Mon, September 23, 2013

Mom sheds light on private side of Emilie Heymans

By REJEAN TREMBLAY, QMI Agency


Emilie Heymans (left) hugs her mom before departing for the 2012 London Olympic Games, July 16, 2012. (PIERRE-PAUL POULIN/QMI Agench)


LONDON - She has her mother’s blue eyes. Blue and calm. Marie-Paule Heymans was sitting close to me on the Canada House’s small platform.

It was past six and honestly, the ceremony reminded me of the NHL’s Quebec Nordiques’ era. We were honouring Emilie Heymans and Jennifer Abel, and Marcel Aubut, the Canadian Olympic Committee president, recalled a few tricks from that time.

In other words, it was a party, a true party.

The two quietest people in this sea of guests were without a doubt Emilie and Marie-Paule. You just could not get a minute of one-on-one with Emilie. Moreover, she keeps to herself and doesn’t open a lot, so trying to make people discover and know her was a lost cause. Even a little bit would have been nice.

Marie-Paule, on the other hand, had a lot of time. A former PE teacher in Belgium, she wore her country’s colours in the 1976 Montreal Games, very proud of her ninth place in fencing. She does not get annoyed easily.

She’s reserved ... and independent

She was wearing a little smile while we talked, showing more amusement than it did satisfaction: “Emilie won four medals, but she’s not crazy about it. Maybe because she’s the first diver to achieve that,” she pondered quietly while the madness continued around her.

“Emilie is a big girl who keeps to herself. She’s not shy, she’s reserved. It’s not the same. She has always been like this. And she was much more introverted at 20. When she was really young, we enrolled her in Montreal’s Gymnix club. She loved gymnastics and she immediately found she had a passion for sports. We were surprised, since we did not talk about my Olympic experience at home. Maybe it’s in that club that she discovered she was an athlete’s daughter.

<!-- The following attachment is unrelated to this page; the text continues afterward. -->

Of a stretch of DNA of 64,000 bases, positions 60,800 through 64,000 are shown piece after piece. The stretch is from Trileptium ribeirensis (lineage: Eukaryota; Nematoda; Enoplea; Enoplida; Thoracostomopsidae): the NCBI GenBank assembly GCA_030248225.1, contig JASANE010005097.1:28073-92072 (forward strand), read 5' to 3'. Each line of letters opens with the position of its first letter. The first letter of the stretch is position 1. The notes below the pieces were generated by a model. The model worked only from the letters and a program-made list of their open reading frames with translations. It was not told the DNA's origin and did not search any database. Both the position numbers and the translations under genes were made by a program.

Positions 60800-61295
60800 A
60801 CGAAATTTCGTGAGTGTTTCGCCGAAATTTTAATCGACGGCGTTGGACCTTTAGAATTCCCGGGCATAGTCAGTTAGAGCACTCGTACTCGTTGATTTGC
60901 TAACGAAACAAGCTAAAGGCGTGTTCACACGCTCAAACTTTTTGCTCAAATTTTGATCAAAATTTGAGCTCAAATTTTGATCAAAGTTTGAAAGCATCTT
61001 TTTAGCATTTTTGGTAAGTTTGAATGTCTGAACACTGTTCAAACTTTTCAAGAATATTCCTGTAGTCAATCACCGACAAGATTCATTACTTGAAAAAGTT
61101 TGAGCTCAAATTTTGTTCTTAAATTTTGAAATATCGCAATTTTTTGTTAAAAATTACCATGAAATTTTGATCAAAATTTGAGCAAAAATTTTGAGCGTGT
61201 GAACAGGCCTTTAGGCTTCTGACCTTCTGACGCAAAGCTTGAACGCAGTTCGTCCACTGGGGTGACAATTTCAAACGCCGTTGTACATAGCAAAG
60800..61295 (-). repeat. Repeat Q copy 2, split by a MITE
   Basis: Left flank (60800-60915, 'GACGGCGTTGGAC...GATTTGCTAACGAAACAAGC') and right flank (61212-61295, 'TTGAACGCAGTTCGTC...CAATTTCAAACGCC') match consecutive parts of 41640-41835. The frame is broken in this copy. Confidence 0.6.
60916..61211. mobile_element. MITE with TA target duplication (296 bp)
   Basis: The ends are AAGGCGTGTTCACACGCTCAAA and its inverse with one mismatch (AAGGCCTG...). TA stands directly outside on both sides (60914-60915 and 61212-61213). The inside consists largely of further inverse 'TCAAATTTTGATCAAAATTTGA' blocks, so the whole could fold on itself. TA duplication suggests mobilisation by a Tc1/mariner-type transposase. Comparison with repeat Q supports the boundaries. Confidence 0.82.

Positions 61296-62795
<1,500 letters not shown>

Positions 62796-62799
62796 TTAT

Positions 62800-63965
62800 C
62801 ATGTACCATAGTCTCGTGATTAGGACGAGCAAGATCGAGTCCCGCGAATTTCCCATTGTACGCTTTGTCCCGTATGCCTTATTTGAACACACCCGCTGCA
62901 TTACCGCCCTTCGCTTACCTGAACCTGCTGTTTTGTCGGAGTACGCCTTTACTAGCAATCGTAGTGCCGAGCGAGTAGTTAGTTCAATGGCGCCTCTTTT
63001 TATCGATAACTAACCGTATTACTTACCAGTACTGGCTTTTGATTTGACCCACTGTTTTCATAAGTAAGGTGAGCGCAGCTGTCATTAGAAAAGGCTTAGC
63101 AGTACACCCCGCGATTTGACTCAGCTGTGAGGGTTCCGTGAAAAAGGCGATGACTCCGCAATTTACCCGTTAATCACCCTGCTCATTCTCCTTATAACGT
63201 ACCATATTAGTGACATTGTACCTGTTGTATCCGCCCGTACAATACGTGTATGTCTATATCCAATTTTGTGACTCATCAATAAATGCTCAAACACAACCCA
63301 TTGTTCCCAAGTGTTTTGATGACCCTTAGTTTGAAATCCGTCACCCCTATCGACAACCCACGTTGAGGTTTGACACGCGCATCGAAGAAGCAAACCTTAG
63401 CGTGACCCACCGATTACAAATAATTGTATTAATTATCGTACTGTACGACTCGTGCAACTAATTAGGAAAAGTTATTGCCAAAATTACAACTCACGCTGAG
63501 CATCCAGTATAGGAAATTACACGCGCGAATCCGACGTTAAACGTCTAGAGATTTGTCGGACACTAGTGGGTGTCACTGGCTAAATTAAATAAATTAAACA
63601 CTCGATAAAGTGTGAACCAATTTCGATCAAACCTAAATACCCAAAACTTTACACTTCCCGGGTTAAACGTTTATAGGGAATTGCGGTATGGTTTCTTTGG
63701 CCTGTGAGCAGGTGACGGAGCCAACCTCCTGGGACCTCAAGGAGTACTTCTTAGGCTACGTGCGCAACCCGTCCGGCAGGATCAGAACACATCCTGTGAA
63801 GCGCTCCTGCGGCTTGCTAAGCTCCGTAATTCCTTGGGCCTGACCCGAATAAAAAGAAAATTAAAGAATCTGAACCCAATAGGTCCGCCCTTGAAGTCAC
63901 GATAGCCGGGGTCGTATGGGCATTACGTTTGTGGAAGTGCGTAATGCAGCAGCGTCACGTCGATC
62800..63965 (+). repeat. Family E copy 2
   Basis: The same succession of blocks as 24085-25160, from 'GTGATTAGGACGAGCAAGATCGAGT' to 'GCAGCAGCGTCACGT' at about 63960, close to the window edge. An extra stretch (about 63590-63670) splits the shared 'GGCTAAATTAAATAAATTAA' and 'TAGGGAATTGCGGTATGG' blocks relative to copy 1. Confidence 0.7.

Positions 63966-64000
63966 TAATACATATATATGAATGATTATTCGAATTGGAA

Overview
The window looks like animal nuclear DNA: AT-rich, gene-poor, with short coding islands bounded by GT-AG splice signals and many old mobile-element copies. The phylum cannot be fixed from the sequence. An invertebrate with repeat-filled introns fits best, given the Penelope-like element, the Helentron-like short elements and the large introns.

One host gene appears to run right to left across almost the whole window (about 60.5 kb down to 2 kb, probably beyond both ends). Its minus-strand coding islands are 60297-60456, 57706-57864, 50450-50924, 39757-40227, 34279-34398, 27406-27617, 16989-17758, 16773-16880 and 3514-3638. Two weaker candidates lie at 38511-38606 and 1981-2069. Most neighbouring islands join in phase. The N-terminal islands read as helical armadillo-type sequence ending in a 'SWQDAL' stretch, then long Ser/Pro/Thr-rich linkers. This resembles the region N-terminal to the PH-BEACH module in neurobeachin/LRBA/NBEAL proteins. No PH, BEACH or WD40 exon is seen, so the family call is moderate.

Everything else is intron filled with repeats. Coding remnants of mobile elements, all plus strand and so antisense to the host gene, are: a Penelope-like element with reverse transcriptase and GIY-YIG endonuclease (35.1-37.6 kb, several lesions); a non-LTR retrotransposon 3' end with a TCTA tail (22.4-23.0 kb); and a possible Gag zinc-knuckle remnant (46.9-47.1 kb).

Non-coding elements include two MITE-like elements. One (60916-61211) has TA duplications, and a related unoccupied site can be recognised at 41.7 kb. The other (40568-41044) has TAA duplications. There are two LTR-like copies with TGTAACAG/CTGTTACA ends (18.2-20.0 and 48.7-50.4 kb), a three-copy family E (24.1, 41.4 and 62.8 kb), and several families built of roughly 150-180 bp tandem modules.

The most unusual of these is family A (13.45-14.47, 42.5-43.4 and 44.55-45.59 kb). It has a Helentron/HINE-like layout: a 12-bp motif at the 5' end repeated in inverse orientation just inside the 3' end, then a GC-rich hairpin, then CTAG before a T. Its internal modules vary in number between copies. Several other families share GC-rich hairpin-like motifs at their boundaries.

“But at 9, she already towered over other gymnasts. It pained her to quit gymnastics but she chose diving,” Mrs Heymans tells us.

At 19, Emilie left the family house to live in an apartment: “We did send her older sister Severine to live with her. Still, she was very independent. She remained that way. At 20 or 23, we did not see her a lot, she was so busy. But at 30, she comes back home more often. A good supper does wonders,” she says with a smile.

If I had to use the right words to describe this tall, beautiful woman who Quebec seems to discover all over again, what would they be?

Marie-Paule Heymans thinks about it for a few seconds. To weigh her words: “As she got older, she opened more. But in everyday life, she still keeps to herself. And she loves when things are done right. I would say it borders on perfectionism. For instance, when she works on her swimming suit collection, she can spend hours on end finding the right thread for a part,” she says.

She continues: “But you can see better, now, that Emilie has a hidden sensitivity. This reserved attitude is a form of protection. During tough times, she shielded herself. After 2005, when she rebuilt her team and looked for the people and the specialists she wanted around her, she asked a sports psychologist for help and set her goals,” explains Momma Heymans.

I asked Emilie if she was retiring after the London Games. She refused to answer. She told my colleague Louis Butcher, whom she met a few times, that she would go on for a year. Yesterday evening, she said the same. Without further details.

What does Marie-Paule think about it?

“She keeps that door open. This way, she will not suffer too much after the Games. This won’t be like a breakup. She may go on for a year. But not much more, I think. Her body will not hold up. Her knees are finished. She doesn’t have cartilage anymore. Pierre Ranger, her physician, wonders how she can leap on the board with such force,”

Years of gymnastics, years of learning to dive, years of training, years of competitive events.

And we complain about a few flights of stairs?